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American Airlines will fly less than 50% of its normal schedule in the fourth quarter. International flights will be reduced to only 25% of last-year levels.
The coronavirus pandemic has seriously undermined many industries this year. It seemed the world won the battle against the virus, however, COVID-19 is spreading again and weighs on air travel that was the first to suffer during the first wave as well. Amid another sharp downturn in traveling, American Airlines Inc (NASDAQ: AAL) said on October 1 it would lay off 19,000 jobs. But if the government extends aid for airline employee payrolls that expires in October, the company will not slash these jobs.
Meanwhile, AAL stock lost over 2% on Tuesday and reached $13.14. After hours, it is down 0.46%.
At the beginning of 2020, American Airlines had 133,700 employees. During the first coronavirus wave, it had to significantly reduce its headcount. Now, the company is planning to furlough another 40,000 workers. In July, American Airlines warned it might furlough up to 25,000 jobs. 12,500 have already agreed to leave with early retirement or buyout packages. Another 11,000 agreed to voluntary furloughs for October.
American Airlines CEO Doug Parker stated:
“Even with those sacrifices, approximately 19,000 of our team members will be involuntarily furloughed or separated from the company on October 1, unless there is an extension of the [federal help].”
Huge Loss of Human Resources
Earlier, the company’s employees had a safety cushion provided by the government. The CARES Act issued in March provided up to $50 billion to the U.S. airline industry. Within the Act, airlines could not lay off or involuntarily furlough employees until October 1. But the government has not prepared for the second COVID-19 wave that started rapidly spreading and has not yet come with any proposals on financial aids.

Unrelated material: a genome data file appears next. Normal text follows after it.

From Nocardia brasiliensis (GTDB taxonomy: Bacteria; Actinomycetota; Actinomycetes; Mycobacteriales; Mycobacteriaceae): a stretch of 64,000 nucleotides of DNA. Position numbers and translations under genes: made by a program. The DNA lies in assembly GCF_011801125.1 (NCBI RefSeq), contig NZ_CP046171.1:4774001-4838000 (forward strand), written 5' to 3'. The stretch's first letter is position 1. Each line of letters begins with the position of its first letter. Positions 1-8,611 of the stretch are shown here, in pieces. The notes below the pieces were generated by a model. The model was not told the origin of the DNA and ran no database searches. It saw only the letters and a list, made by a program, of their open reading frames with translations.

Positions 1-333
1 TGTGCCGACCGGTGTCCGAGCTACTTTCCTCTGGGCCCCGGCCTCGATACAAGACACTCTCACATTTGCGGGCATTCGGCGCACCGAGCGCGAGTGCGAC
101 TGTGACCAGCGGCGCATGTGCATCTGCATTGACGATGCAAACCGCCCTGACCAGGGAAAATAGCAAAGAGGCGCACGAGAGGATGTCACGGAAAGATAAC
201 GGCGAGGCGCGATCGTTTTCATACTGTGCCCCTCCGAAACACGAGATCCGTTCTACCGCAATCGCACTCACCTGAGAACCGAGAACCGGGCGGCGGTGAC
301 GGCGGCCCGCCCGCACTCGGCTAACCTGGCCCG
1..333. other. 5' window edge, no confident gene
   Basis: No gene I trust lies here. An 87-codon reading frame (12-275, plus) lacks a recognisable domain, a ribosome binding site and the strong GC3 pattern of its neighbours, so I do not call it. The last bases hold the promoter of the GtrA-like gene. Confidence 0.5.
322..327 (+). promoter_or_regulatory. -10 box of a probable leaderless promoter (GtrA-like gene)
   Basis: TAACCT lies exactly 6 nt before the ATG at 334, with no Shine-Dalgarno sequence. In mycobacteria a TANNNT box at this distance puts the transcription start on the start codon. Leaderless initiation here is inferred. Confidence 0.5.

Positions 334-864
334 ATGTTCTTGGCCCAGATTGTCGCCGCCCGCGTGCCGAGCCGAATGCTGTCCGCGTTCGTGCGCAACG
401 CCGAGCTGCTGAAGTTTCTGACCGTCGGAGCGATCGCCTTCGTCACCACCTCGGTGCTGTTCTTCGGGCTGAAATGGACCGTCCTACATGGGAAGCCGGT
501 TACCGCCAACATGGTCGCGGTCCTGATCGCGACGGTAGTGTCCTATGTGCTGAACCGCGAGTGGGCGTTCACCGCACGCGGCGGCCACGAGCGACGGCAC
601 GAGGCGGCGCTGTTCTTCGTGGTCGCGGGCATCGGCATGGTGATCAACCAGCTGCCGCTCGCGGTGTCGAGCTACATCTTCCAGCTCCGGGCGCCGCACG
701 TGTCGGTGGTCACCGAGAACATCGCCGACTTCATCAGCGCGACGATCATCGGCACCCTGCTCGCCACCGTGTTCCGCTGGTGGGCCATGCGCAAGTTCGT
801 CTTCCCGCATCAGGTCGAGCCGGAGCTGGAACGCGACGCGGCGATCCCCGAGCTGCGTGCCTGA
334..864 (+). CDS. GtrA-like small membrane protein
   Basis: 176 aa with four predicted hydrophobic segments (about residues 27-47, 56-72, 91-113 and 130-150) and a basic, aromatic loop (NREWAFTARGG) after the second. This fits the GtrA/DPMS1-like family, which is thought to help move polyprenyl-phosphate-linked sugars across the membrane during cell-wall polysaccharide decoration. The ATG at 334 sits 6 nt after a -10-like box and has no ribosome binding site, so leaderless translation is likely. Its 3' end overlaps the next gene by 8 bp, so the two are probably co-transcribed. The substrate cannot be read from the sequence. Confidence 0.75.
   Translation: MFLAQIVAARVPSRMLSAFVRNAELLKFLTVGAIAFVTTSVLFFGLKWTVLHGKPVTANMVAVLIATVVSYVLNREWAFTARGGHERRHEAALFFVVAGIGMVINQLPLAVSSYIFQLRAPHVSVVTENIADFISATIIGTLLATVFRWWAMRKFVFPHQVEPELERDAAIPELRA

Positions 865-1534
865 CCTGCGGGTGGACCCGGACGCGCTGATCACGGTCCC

American Airlines CEO Doug Parker said:
“We have come to you many times throughout the pandemic, often with sobering updates on a world none of us could have imagined. Today is the hardest message we have had to share so far – the announcement of involuntary staffing reductions effective Oct. 1.”
He went on, saying:
“As you all know, the Payroll Support Program (PSP) of the CARES Act protected our team against involuntary separations through September 30. It also ensured that we and other airlines continued to serve each of the markets we flew prior to the crisis. It was an incredibly effective piece of legislation.”
The airline will also suspend service to 15 U.S. smaller markets in October as a cost-cutting move. Besides, the company will fly less than 50% of its normal schedule in the fourth quarter. International flights will be reduced to only 25% of last-year levels.
Other largest carriers have made a similar announcement regarding their staff policy in the pandemic. For example, United Airlines Holdings Inc (NASDAQ: UAL) said it could reduce its headcount by 38% (36,000 employees). Delta Air Lines Inc (NYSE: DAL) has warned of possible furlough of 1,941 pilots on October 1.